Walking efficiency before and after long-term muscle stretch in patients with spastic paraparesis
Mattsson E, Broström LA, Borg J, Karlsson J
Department of Physical Therapy, Karolinska Institutet, Stockholm, Sweden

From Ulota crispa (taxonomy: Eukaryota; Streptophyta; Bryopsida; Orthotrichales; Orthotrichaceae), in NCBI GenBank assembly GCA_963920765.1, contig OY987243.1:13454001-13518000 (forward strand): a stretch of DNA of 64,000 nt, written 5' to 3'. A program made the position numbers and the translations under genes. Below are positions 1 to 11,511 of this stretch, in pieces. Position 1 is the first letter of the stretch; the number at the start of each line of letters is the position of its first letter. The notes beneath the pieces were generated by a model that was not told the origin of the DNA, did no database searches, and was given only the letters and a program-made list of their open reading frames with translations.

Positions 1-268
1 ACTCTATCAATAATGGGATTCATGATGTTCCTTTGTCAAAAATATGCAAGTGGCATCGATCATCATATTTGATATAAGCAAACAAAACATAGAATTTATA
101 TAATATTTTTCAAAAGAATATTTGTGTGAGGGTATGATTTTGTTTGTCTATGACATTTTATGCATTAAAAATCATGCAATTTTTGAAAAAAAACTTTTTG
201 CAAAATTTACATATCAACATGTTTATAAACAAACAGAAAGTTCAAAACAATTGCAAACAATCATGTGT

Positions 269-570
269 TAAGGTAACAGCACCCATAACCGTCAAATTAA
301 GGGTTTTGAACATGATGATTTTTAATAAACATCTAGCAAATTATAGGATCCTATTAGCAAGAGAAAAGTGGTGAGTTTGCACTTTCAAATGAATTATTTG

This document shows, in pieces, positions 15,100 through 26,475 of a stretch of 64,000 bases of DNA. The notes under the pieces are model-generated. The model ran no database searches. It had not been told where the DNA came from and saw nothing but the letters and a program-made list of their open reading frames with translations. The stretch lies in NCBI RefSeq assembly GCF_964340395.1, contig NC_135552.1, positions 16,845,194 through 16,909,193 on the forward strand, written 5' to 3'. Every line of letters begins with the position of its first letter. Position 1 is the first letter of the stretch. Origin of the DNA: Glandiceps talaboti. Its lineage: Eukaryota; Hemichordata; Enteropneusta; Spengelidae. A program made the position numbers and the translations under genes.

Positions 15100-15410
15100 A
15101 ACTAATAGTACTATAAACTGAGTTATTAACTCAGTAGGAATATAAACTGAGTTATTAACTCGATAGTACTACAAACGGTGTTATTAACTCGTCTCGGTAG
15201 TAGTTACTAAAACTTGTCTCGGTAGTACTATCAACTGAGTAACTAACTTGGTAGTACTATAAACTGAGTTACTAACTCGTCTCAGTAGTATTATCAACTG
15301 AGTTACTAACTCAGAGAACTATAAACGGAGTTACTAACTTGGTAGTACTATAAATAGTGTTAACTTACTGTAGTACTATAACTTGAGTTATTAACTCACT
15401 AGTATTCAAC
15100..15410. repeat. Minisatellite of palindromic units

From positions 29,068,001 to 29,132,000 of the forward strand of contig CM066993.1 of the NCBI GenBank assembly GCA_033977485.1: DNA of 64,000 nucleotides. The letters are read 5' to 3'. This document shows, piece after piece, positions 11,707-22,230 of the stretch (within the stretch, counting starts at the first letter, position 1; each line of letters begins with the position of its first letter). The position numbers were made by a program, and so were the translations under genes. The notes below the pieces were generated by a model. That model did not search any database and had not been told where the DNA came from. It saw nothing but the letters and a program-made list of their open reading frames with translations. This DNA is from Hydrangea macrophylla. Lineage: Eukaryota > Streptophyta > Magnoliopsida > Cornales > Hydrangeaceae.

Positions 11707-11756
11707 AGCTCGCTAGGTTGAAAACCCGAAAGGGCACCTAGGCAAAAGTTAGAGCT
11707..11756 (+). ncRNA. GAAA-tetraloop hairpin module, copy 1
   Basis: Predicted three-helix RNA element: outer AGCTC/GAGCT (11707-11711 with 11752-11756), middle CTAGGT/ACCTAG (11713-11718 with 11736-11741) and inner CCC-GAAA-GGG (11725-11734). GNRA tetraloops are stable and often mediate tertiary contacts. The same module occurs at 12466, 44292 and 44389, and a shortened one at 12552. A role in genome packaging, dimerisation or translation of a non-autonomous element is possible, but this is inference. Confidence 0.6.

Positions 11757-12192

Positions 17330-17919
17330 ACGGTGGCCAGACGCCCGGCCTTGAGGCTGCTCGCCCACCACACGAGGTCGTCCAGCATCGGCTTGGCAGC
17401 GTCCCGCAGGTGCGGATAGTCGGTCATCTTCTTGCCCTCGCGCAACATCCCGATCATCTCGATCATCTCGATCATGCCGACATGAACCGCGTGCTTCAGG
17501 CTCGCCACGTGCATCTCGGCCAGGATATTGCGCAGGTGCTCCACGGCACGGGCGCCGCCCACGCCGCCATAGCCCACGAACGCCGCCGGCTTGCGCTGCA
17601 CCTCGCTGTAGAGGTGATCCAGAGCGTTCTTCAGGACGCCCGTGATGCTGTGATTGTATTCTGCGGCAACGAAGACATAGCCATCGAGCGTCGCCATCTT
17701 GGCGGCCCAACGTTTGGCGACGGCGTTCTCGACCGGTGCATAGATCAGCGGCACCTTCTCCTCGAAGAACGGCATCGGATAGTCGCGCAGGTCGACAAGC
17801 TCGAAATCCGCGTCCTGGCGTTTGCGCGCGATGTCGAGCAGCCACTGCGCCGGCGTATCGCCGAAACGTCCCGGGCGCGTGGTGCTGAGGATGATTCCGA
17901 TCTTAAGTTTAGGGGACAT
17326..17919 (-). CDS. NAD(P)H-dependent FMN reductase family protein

Eight patients with stationary, spastic paraparesis were treated with long-term stretch of the hip adductor muscles to improve walking ability. Gait pattern, walking speed and perceived exertion of walking were assessed. Walking efficiency was assessed before and after treatment by measuring oxygen consumption and blood lactate level. After treatment walking pattern was improved. Perceived exertion decreased but walking speed was unchanged. Oxygen cost directly after treatment was lower in six patients, unchanged in one and higher in one. In the patient with unchanged oxygen cost the blood lactate level decreased, probably due to decreased recruitment of fast, type II muscle fibres. Blood lactate was unchanged in the other patients. When assessing walking ability, measurement of energy cost was found to be a valuable supplement to clinical judgement, but in spastic patients both oxygen cost and blood lactate must be considered.
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